“I just dunno’”
What don’t you know?
“Is there such a thing as a ‘hopeless person?’”
Did you say “homeless” or “hopeless?”
“You mean that a person could go so far in denying Christ that there is no hope for him?”
Well, do you remember Jesus’ words about the unforgiveable sin?
“Oh. Yeah, I suppose such a person is without hope.”
Can’t read it any other way; can you?
People think that theology is dry and academic.
“I’ll admit that I’ve often thought so.”
Tell my why.
“All of those ‘–ologies’ at the end of long, abstract words, for one thing, you know . . . “
Hmmm. I guess some do think that way about theology—had enough of that sort of thing in school, and glad to get away from it, eh?
“Something like that.”
Do you think the same way about the Bible?
“No. It wasn’t written that way.”
Well, you’re certainly right about that. Let me ask you another question . . .
Here it is: When Luther remarked about Psalm 23: 1, “Thank God for personal pronouns!” does that strike you differently?
Miraculous signs that some today claim to be able to perform are false. There were only twelve apostles (Paul, not Matthias was God’s choice—but that’s a blog for another time). And there was a way of identifying them—see 2 Corinthians 12:12:
The signs of the true apostles were performed among you with great patience, by signs, by wonders and by supernatural works.
The miracles (literally, “powerful works”) created wonder in those who beheld them and, thereby became the signs (evidence) that the one doing them was an apostle.
Jonathan Edwards made many interesting comments, one of which was that
God puts a final and fatal end to the typical state of the Jews, and all things appertaining to it, blots out all of those types at once, and wipes them clean away, and poured the utmost contempt upon them, and covered them with the most dreadful darkness, and destroyed, as by one great fatal, and final blow that whole typical world . . .
That’s strong language!
But why would he say such things?
Because not only is it true, but it is the most powerful statement I know of the truth that Jesus and his spiritual church constitute the true reality to which the types and shadows pointed, and that to attempt to reconstruct any of them in any form today is not only to insult Him, but to hide the reality in the shadows.
Christian, do you know that God calls you a “Jew?”
Perhaps you’ve never thought much about it, but what does it mean to be a Jew? According to Romans 2:29, being a Jew is an inward thing, and all who have trusted Christ are the true Jews in God’s sight. Take a look at the passage sometime.
Perhaps as vividly as any other verse, this teaches that God looks at the inner person, when evaluating people, rather than the outer.
In the Bible, the distinction is that the word, “Jew” eventually became a religious term, it never was an ethnic one. Originally, the word “Jew” was a corruption of “Judah.” The ethnic term isn’t “Jew,” as many think, but the ethnic word is “Hebrew.” So a Jew is one who is a Jew inwardly, Paul (himself, a Hebrew) said.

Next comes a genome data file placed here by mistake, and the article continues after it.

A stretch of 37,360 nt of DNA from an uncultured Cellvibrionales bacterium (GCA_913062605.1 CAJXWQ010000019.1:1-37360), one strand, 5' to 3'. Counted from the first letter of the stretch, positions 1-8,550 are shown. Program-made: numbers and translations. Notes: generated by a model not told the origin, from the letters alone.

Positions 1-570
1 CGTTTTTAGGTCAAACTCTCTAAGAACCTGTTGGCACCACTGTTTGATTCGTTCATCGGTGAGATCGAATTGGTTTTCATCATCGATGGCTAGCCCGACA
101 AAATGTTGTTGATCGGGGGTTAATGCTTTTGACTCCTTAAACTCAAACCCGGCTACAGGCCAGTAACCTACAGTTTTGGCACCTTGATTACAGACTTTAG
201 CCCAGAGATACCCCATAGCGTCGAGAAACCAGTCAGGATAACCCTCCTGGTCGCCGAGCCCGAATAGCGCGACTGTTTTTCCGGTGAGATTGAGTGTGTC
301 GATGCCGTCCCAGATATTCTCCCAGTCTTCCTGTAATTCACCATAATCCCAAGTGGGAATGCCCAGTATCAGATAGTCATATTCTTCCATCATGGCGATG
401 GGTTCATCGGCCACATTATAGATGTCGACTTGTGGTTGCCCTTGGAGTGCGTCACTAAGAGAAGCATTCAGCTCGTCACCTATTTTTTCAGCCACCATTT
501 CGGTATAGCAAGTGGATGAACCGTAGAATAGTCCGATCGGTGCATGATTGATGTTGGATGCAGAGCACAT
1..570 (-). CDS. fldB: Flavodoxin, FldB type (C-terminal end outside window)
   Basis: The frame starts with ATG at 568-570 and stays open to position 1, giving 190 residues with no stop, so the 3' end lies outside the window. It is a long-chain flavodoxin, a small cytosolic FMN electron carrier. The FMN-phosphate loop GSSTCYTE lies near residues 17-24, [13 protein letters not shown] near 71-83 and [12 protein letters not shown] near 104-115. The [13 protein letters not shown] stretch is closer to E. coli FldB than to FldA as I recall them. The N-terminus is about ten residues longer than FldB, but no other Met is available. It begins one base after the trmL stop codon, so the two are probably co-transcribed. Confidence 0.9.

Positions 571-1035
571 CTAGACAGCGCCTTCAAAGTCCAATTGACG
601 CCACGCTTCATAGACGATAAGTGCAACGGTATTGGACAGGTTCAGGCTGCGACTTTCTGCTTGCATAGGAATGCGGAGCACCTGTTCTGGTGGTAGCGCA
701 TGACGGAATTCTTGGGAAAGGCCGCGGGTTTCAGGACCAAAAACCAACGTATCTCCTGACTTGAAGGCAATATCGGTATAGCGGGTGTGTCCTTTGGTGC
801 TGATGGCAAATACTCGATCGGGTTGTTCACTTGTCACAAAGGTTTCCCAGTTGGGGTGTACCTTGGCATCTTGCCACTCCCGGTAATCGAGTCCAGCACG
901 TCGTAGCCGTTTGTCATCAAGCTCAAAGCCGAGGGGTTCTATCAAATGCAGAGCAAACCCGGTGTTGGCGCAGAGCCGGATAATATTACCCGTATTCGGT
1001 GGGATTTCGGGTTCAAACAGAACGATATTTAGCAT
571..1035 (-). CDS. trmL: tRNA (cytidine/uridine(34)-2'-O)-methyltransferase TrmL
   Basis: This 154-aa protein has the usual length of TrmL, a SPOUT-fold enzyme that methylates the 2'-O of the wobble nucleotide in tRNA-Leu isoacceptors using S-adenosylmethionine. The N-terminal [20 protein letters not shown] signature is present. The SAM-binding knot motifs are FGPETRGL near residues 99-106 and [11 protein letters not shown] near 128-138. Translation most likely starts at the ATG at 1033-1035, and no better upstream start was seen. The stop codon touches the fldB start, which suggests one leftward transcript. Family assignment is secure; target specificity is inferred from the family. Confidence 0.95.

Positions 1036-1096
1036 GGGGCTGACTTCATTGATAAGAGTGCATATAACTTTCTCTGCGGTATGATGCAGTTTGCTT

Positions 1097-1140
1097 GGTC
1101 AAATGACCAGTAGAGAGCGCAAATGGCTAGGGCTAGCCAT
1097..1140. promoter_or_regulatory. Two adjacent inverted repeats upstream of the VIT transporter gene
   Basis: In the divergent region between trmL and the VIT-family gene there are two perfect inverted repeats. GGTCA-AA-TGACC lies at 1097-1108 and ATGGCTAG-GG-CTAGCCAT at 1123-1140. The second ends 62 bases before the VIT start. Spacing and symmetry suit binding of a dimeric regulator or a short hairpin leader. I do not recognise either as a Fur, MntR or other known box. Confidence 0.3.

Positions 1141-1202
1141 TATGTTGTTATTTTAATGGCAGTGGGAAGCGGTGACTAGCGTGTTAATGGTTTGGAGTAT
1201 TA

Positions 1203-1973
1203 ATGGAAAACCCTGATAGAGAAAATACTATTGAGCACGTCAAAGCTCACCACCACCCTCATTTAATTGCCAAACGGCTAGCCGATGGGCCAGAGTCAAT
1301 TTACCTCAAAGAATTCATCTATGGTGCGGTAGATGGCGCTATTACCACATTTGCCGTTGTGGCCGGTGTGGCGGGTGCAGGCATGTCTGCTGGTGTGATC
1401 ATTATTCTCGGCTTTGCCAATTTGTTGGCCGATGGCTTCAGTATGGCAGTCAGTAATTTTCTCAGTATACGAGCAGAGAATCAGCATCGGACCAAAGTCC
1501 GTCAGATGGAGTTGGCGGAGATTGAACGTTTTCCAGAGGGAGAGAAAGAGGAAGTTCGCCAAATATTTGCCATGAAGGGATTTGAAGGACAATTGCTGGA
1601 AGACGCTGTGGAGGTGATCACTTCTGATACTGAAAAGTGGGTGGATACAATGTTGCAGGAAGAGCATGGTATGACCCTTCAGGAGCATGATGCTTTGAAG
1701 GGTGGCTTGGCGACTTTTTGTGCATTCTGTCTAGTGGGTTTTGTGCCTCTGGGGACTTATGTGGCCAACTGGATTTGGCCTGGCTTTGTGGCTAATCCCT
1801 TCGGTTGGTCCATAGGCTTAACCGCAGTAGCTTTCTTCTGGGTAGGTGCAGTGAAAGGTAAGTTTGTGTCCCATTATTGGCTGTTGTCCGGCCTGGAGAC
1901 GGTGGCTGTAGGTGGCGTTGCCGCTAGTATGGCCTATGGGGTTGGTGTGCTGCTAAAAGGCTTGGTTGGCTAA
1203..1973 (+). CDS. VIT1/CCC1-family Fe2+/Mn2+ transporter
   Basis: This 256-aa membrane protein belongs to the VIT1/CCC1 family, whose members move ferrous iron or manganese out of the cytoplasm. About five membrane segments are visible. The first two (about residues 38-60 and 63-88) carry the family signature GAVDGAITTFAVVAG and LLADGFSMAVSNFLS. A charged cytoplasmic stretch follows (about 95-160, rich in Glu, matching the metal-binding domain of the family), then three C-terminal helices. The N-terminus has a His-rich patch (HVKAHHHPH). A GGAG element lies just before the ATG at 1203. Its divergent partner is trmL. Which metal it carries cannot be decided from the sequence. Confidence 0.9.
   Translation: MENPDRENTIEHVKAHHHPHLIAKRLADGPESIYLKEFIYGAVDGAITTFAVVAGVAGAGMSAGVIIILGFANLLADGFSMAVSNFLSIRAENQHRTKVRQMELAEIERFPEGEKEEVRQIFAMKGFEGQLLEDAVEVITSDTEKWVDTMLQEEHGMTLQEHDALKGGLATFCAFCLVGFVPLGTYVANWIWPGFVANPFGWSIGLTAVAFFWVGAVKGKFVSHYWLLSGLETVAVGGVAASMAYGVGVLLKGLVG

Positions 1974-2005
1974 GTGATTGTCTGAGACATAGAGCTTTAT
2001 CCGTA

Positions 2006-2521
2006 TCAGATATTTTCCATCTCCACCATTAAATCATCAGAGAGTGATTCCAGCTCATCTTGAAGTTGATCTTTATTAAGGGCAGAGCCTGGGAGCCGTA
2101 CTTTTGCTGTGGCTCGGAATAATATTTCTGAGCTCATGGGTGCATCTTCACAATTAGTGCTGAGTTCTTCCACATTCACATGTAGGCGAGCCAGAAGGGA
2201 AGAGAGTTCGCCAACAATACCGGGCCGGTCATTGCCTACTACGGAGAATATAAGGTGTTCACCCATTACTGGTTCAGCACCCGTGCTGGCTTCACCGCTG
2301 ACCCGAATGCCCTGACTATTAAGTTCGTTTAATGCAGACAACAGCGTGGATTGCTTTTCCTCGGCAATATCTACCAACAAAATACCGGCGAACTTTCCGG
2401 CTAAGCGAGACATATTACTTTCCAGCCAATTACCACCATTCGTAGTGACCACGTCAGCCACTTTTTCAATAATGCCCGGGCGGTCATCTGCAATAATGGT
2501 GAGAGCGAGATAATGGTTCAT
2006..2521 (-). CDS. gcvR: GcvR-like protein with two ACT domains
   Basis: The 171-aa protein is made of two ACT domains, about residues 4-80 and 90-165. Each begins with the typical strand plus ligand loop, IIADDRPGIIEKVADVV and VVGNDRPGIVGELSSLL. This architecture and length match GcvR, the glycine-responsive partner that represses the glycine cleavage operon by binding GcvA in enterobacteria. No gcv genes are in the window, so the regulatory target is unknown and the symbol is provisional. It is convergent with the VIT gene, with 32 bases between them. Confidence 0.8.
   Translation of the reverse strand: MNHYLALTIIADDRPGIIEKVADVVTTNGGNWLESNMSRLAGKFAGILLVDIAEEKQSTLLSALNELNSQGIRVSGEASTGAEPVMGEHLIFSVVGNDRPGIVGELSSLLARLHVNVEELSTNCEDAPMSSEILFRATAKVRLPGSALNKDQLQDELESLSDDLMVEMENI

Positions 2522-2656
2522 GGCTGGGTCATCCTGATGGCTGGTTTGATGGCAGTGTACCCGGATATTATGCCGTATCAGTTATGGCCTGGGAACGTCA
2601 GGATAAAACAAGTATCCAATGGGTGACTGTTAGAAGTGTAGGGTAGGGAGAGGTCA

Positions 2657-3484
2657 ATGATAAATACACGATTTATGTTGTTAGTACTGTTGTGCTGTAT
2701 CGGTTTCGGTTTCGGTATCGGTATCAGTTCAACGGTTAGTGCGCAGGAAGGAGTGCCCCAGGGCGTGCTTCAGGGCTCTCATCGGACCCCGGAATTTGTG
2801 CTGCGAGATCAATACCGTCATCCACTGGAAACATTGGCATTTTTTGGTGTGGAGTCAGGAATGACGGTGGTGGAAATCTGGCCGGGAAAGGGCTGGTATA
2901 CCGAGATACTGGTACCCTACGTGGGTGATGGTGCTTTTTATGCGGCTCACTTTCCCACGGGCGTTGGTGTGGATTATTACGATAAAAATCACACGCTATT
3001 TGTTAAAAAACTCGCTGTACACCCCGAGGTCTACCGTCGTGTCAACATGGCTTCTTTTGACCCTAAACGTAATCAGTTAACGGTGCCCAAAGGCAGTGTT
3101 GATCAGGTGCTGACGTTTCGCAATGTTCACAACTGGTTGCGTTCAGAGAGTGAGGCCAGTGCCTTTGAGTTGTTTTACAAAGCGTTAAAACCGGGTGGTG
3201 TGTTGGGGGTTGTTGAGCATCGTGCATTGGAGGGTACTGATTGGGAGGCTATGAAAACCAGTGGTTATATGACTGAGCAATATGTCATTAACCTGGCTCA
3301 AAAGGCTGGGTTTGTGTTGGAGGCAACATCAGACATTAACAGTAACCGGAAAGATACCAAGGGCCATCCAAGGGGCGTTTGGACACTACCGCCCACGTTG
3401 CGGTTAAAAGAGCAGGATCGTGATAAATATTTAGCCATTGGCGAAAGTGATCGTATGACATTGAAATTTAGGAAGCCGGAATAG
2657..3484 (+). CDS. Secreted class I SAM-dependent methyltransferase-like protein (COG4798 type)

What about transubstantiation? Were the bread and wine actually changed into the body and blood of Christ? Millions of people claim to believe they were. If it were true, it would be a continuous miracle—totally unlike any other in the Bible.
But consider the facts.
First, notice that Jesus said to eat and drink in remembrance of Him. What goes on at the supper has mnemonic value.
Secondly, He said that eating was a means of declaring (literally, “preaching”) His death until returns. There is not a whisper about the cannibalistic act of actually eating Him.
PREDICTION (non-inspired): By, or before, the year 2015 there will be a full-blown new liberalism growing out of the evangelicalism of today.
I don’t know what fancy flag it will sail under. But, doubtless, it will get one—possibly one that sounds intriguing so as to dupe unsuspecting conservative preachers into its ranks. That part I make no predictions about.
But, if I am anywhere near correct, the new liberalism will come. At the moment, it is growing rather impressively among many “scholars” who, it would seem, want to impress one another, and the liberals, with their wide range of thought—often so wide as to include many liberal tenets and exegetical processes within their ever-widening tent.
Paul was so upset that he didn’t bother to begin his letter to the Galatians with the usual salutation. Instead he jumped right into the fray with all four feet!
What could have upset him so greatly?
Simply this—people were leading the Galatian church(s) astray about the Gospel itself!
Now that’s enough to fire us all up when we see or hear of it happening. Right?
It’s windy today! You can hear the sound of the wind in the trees that are now leafing out.
Do you like to feel the wind in your hair, blowing it out of shape? Do you appreciate the chill that it adds to an already cold day, or the cooling effect on a hot one? Did you notice that bird trying to make headway against it? Or the one on a branch all puffed up?
The wind means so many different things. What it does depends upon too many variables to begin to mention. What I’m interested in today is whether or not the wind impresses you.
Every morning one of the guys down the hall in the dorm at the Reformed Episcopal Seminary which I attended would wake us up shouting, “Another day for work and play!” I can still hear him!
Well, he’s right! But I suspect today will be mostly work—and very little play (except as I write blogs).
At the WCF (Westminster Confession of Faith) training class last night we covered three sections, one of which was on Sanctification. During the discussion, we had the occasion to consider a modern unbiblical view in which the believer is said to have two natures—one all good; the other all bad, thus making the individual schizophrenic!